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I have a GridView that displays data on three columns. On the third column I have a CheckBox. I have two things that I need to achieve

  1. CheckBox will be checked based on the column value (1,0)
  2. If it is checked the rest of the two columns should display #### However the data for the two columns should remain in the database.

How can this be achieved?

Can I find the CheckBox on RowDataBound event and check the value and make the CheckBox checked and unchecked? How about making the other columns ####?

NEW Comments:

string str = ((System.Data.DataRowView)(e.Row.DataItem)).Row.ItemArray[2].ToString();

this helps to set the checkbox checked or not.

if checked is true I am trying the following.

((System.Data.DataRowView)(e.Row.DataItem)).Row.ItemArray[0] = "#####";
((System.Data.DataRowView)(e.Row.DataItem)).Row.ItemArray[1] = "#####";
((System.Data.DataRowView)(e.Row.DataItem)).Row.AcceptChanges();

It is displaying the gridview checkbox as checked but the column value is not changed to "####"

share|improve this question
    
The column values are changed when you use e.Row.Cells[0].Text = "####"; –  kalls Sep 13 '11 at 17:28

1 Answer 1

up vote 0 down vote accepted

You can turn your item columns into TemplateColumns and do the following which will localize your code to the control level and you don't have to worry about all the searching. I pefer to never use the built in column types because there are usually future enhancements that require changing the columns to TemplateColumns anyways. It also gives you a lot of flexibiltiy on useage.

Here is an example:

<asp:GridView ID="grdYourGrid" runat="server" AutoGenerateColumns="False">
    <Columns>
        <asp:TemplateField HeaderText="YourField1">
            <ItemTemplate>
                <asp:Literal runat="server" ID="ltYourField1" 
                    OnDataBinding="ltYourField1_DataBinding" />
            </ItemTemplate>
        </asp:TemplateField>
        <asp:TemplateField HeaderText="YourField2">
            <ItemTemplate>
                <asp:Literal runat="server" ID="ltYourField2" 
                    OnDataBinding="ltYourField2_DataBinding" />
            </ItemTemplate>
        </asp:TemplateField>
        <asp:TemplateField HeaderText="YourCheckBoxField">
            <ItemTemplate>
                <asp:CheckBox runat="server" ID="chkYourCheckBoxField" 
                    OnDataBinding="chkYourCheckBoxField_DataBinding" />
            </ItemTemplate>
        </asp:TemplateField>
    </Columns>
</asp:GridView>

Then in your codebehind implement each control's OnDataBinding:

protected void ltYourField1_DataBinding(object sender, System.EventArgs e)
{
    Literal lt = (Literal)(sender);
    lt.Text = (bool)(Eval("YourCheckBoxField")) ?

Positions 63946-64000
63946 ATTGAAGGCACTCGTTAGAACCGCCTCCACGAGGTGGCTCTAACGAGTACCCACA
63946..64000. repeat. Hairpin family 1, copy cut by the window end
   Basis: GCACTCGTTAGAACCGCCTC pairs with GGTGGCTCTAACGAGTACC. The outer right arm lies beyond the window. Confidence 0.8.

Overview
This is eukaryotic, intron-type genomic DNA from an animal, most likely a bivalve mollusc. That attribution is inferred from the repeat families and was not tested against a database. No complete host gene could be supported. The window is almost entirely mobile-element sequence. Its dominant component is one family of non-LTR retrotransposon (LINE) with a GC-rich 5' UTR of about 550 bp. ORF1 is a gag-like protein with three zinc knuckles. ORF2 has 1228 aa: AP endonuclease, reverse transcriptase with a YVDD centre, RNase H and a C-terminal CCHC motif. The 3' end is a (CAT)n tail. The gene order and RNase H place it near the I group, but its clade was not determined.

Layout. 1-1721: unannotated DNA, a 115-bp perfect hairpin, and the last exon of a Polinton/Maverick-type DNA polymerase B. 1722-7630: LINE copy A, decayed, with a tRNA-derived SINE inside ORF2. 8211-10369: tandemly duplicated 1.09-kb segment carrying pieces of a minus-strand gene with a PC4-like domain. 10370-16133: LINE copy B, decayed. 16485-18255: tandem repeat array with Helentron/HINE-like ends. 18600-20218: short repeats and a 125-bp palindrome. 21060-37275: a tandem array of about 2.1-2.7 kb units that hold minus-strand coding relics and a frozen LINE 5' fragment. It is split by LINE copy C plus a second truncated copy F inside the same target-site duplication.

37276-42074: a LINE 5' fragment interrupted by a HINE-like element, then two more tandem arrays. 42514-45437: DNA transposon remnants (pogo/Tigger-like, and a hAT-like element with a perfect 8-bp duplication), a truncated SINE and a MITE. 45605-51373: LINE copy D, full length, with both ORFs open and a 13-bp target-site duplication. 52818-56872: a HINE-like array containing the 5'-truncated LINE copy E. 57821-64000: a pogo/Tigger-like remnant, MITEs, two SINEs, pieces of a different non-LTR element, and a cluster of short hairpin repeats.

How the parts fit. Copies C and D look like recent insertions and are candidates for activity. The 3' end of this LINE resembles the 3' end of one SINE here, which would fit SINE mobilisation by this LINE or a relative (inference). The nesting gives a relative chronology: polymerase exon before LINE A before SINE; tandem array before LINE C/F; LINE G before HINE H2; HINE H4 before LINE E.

"##########" : Eval("YourField1");
}

protected void ltYourField2_DataBinding(object sender, System.EventArgs e)
{
    Literal lt = (Literal)(sender);
    lt.Text = (bool)(Eval("YourCheckBoxField")) ?
        "##########" : Eval("YourField2");
}

protected void chkYourCheckBoxField_DataBinding(object sender, System.EventArgs e)
{
    CheckBox chk = (CheckBox)(sender);
    chk.Checked = (bool)(Eval("YourCheckBoxField"));
}

The advantages to doing it this way is your could replace code easily as it is all isolated and has no 'searching' for expected controls. I very rarely use the RowDataBound event because it makes you have to write specific code to look for the controls and it makes more sense to me to have the code localized to the control. If someone changes something they know there are ONLY affecting that one control instead of everything on the row possibly as a side effect. You could also use the <%# method and do the Evals right in the markup but I personally prefer to never have any code in the aspx markup at all.

share|improve this answer
    
I like your approach! But, I have asp:boundfields and I wanted a way to implement it that way. –  kalls Sep 9 '11 at 22:17
    
@kalls you can do it with a BoundField with very similar code (just use the DataBinding code I have included in your OnRowDataBound) but you will end up having to search for the controls. It's harder to maintain in the future for the next guy so that is why I avoid it. –  Kelsey Sep 9 '11 at 22:31
    
Thanks Kelsey! I have some issues. I will post the code later on if I am not able to solve it. I sincerely appreciate your support. –  kalls Sep 9 '11 at 23:04
    
Kelsey, I have added code to the above question. I appreciate your support. Once again Thank you! –  kalls Sep 9 '11 at 23:19
    
Kelsey, I have selected your answer. It explains 2 ways of achieving the solution. I went with RowDataBound and based on the check box values I am using e.Row.Cells[0].Text = "####"; to replace the displayed value on the grid. Once again thank you! –  kalls Sep 13 '11 at 17:27

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